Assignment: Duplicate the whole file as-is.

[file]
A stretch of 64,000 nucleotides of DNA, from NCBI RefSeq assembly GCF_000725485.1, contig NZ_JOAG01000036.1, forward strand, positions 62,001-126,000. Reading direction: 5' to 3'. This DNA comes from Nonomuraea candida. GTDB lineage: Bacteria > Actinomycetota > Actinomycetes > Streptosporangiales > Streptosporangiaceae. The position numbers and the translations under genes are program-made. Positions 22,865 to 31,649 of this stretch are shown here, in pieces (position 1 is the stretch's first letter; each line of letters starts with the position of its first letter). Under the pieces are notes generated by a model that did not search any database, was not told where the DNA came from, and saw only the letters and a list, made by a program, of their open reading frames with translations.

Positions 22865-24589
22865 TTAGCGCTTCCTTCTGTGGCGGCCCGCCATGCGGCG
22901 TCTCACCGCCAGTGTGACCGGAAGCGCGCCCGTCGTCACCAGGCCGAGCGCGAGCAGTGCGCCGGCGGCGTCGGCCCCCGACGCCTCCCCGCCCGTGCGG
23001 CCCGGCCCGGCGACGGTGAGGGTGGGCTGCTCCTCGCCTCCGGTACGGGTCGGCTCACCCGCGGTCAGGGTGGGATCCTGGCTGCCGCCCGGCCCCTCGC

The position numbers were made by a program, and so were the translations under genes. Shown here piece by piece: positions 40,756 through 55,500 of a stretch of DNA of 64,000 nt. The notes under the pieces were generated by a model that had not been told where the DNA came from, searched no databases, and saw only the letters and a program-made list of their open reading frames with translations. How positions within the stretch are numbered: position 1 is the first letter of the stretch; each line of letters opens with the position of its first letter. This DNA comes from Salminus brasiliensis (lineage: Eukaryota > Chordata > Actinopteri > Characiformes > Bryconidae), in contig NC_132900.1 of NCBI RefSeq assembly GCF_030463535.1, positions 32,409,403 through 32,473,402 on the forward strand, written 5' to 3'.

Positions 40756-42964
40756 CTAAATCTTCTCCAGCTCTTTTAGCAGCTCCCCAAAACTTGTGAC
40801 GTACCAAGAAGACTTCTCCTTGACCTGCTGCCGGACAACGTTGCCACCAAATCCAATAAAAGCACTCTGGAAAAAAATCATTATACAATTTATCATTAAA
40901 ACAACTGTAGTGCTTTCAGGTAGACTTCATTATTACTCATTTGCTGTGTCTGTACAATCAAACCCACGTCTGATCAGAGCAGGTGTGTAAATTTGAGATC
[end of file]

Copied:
A stretch of 64,000 nucleotides of DNA, from NCBI RefSeq assembly GCF_000725485.1, contig NZ_JOAG01000036.1, forward strand, positions 62,001-126,000. Reading direction: 5' to 3'. This DNA comes from Nonomuraea candida. GTDB lineage: Bacteria > Actinomycetota > Actinomycetes > Streptosporangiales > Streptosporangiaceae. The position numbers and the translations under genes are program-made. Positions 22,865 to 31,649 of this stretch are shown here, in pieces (position 1 is the stretch's first letter; each line of letters starts with the position of its first letter). Under the pieces are notes generated by a model that did not search any database, was not told where the DNA came from, and saw only the letters and a list, made by a program, of their open reading frames with translations.

Positions 22865-24589
22865 TTAGCGCTTCCTTCTGTGGCGGCCCGCCATGCGGCG
22901 TCTCACCGCCAGTGTGACCGGAAGCGCGCCCGTCGTCACCAGGCCGAGCGCGAGCAGTGCGCCGGCGGCGTCGGCCCCCGACGCCTCCCCGCCCGTGCGG
23001 CCCGGCCCGGCGACGGTGAGGGTGGGCTGCTCCTCGCCTCCGGTACGGGTCGGCTCACCCGCGGTCAGGGTGGGATCCTGGCTGCCGCCCGGCCCCTCGC

The position numbers were made by a program, and so were the translations under genes. Shown here piece by piece: positions 40,756 through 55,500 of a stretch of DNA of 64,000 nt. The notes under the pieces were generated by a model that had not been told where the DNA came from, searched no databases, and saw only the letters and a program-made list of their open reading frames with translations. How positions within the stretch are numbered: position 1 is the first letter of the stretch; each line of letters opens with the position of its first letter. This DNA comes from Salminus brasiliensis (lineage: Eukaryota > Chordata > Actinopteri > Characiformes > Bryconidae), in contig NC_132900.1 of NCBI RefSeq assembly GCF_030463535.1, positions 32,409,403 through 32,473,402 on the forward strand, written 5' to 3'.

Positions 40756-42964
40756 CTAAATCTTCTCCAGCTCTTTTAGCAGCTCCCCAAAACTTGTGAC
40801 GTACCAAGAAGACTTCTCCTTGACCTGCTGCCGGACAACGTTGCCACCAAATCCAATAAAAGCACTCTGGAAAAAAATCATTATACAATTTATCATTAAA
40901 ACAACTGTAGTGCTTTCAGGTAGACTTCATTATTACTCATTTGCTGTGTCTGTACAATCAAACCCACGTCTGATCAGAGCAGGTGTGTAAATTTGAGATC